Study Abroad Coordinator: Katie Rabbitt Burke (k.burke@neu.edu)

Information Session: 

Friday, November 1st 206 Lake Hall 6-8pm

Term: Summer I

Courses:

  • AFRS2900 Politics, Culture and Swahili in Kenya
  • AFRS4939 Community Health and Development in Kenya

Description: The Kenya Dialogue is a highly interactive experience immersing students in public/community health and development, culture and politics in local urban and rural communities in different parts of the country through field visits, stays, sharing and continuous exposure in the course of the program. The program engages local guest speakers and institutional visits that are key actors in their fields in health, politics and culture. Students with have an opportunity to develop participatory skills in community problem-based models through these interactions, Swahili language instruction, individual research and experiential learning.

For more information: Contact Prof. Wamai, r.wamai@neu.edu, Tel. 617-373-4130


LONDON: England, Embodied Creativity: Applied Theatre Training for the Global Entrepreneur “CLOSED”

Dialogue of Civilizations | London, England

Faculty Leader: Antonio Ocampo-Guzman (a.ocampo-guzman@neu.edu)
Study Abroad Coordinator: Daisy Biddle (d.biddle@neu.edu)
Information Session: October 28, 2013, 372 Ryder Hall 6:00-7:00PM
Term: Summer I
Courses: 
  • THTR 1135 Actors and Acting
  • THTR 1165 The Professional Voice

The two courses both satisfy Arts & Humanities Core Level 1. Please confer with your academic advisor to make sure the courses fit into your program of study.

Description:

A creative way to enhance your education at Northeastern, this Dialogue will give you specific practical tools to explore the way that you communicate, collaborate and create with others. Using theatre games, improvisation, ensemble building, voice & speech relaxation and concentration techniques, you will gain self-confidence, self-awareness and a passion for persuasive and articulate communication of your thoughts and ideas which will benefit you as a professional in the 21st century.

 



London: English Culture and Documentary Filmmaking *CLOSED*

Dialogue of Civilizations | London, England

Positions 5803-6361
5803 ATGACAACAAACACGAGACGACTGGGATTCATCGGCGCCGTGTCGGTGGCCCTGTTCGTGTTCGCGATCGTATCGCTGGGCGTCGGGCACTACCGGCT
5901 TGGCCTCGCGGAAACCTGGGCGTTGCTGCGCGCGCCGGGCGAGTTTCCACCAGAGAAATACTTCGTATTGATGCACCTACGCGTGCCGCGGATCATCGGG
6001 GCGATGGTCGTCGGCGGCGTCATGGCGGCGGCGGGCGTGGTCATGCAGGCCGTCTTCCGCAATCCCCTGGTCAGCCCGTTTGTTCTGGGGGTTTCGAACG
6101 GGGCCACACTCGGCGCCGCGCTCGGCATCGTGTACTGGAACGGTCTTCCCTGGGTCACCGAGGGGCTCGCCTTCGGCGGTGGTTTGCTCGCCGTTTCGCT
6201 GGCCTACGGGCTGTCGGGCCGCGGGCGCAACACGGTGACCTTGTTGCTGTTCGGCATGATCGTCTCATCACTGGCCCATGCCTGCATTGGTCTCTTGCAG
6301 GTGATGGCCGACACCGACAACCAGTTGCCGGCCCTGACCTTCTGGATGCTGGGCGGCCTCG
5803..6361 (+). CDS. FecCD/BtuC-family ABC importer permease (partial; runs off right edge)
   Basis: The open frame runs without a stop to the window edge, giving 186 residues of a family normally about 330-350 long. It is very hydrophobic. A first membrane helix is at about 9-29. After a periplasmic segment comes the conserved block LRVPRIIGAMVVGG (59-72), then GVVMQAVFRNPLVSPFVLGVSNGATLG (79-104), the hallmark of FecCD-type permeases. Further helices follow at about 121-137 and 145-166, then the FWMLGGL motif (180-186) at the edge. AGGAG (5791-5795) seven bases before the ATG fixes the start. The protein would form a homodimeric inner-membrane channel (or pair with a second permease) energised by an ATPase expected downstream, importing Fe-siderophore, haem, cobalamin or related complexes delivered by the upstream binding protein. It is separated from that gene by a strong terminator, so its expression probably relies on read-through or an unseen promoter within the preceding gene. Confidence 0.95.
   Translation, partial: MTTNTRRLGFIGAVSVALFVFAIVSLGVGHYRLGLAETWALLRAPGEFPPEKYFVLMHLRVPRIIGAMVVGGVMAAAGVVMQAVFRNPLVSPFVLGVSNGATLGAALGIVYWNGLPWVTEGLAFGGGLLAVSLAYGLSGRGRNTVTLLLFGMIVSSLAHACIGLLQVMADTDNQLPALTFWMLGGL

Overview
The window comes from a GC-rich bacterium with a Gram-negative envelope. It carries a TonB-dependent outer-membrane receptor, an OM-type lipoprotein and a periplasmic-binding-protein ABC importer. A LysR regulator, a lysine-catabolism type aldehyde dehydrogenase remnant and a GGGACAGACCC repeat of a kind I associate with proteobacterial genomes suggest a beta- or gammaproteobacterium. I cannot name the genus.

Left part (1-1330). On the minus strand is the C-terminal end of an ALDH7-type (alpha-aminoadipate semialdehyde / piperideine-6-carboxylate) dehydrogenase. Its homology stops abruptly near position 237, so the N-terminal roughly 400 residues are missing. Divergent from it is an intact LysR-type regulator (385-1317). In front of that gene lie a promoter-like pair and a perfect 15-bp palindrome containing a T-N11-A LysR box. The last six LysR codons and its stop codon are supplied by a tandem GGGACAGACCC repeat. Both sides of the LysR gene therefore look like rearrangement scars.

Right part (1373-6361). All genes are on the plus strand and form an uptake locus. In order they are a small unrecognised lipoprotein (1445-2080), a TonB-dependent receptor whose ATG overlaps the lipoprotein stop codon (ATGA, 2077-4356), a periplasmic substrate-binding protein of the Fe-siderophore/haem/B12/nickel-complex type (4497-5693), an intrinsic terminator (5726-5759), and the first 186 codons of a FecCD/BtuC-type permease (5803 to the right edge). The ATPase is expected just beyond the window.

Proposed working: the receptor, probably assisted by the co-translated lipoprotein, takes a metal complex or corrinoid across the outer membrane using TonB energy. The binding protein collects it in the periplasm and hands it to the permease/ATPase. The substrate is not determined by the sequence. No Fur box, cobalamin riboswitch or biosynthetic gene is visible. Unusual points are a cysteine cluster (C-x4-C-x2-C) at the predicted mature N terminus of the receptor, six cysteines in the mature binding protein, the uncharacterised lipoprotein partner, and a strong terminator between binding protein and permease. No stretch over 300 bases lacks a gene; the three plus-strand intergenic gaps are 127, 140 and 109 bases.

Dialogue Leader: Professor Michelle Carr (mi.carr@neu.edu)

Study Abroad Coordinator: Daisy Biddle (d.biddle@neu.edu)

Information Session: Wednesday, October 30, 2013, 6:00 - 7:30 in 206 Lake Hall

Term: Summer I

Courses:

  • COMM 3306 – International Communication Abroad
  • INTL 4944 – Dialogue of Civilization – Globalization and Social Sciences

 

The London Dialogue of civilization has two main focuses for students. First, to familiarize students with the people and the culture of England and the British Empire, with an emphasis on the city of London and its vast history.  Second, to interact with local citizens to produce and edit a 10-12 minute documentary on a subject of their choice (which will be proposed in the Spring of 2014).

Students will attend lectures about the culture and history of England in many of the key sights in London and the country. These sites include: The Tower of London, Windsor Castle, Hampton Court Palace, Westminster Abbey, Museum of London, Victoria and Albert Museum, HMS Belfast, Imperial War Museum (London and Duxford), and Shakespeare’s Globe Theatre. We will also visit Edinburgh, Scotland to discover the close connection between the two cities visiting Edinburgh Castle, and the Palace of Holyroodhouse.

During the dialogue, students will maintain a blog documenting their learning experience, and they will also write extensive reaction papers on two topics associated with the lectures or places from our travels. They will also work in groups to produce a documentary, which will include: location scouting, proposal writing, script writing, filming, and editing.

Experience in media production is not a requirement but students must have enthusiasm to explore another culture and to experience first hand how theory can provide a deeper, more complex understanding of British culture and history.

 


Lyon – French Language and Culture (CLOSED)

Dialogue of Civilizations | Lyon, France

Faculty-Leader: Prof. Sali Ziane (s.ziane@neu.edu)

Study Abroad Coordinator: Daisy Biddle (d.biddle@neu.edu)

Information Session: Monday November 4, 2013 6PM-7PM 315 BK

Term: Summer II

Courses: CLTR 4944 French Culture

FRNH (Multiple Levels offered) 2201, 2202, 3201, 3202

Description: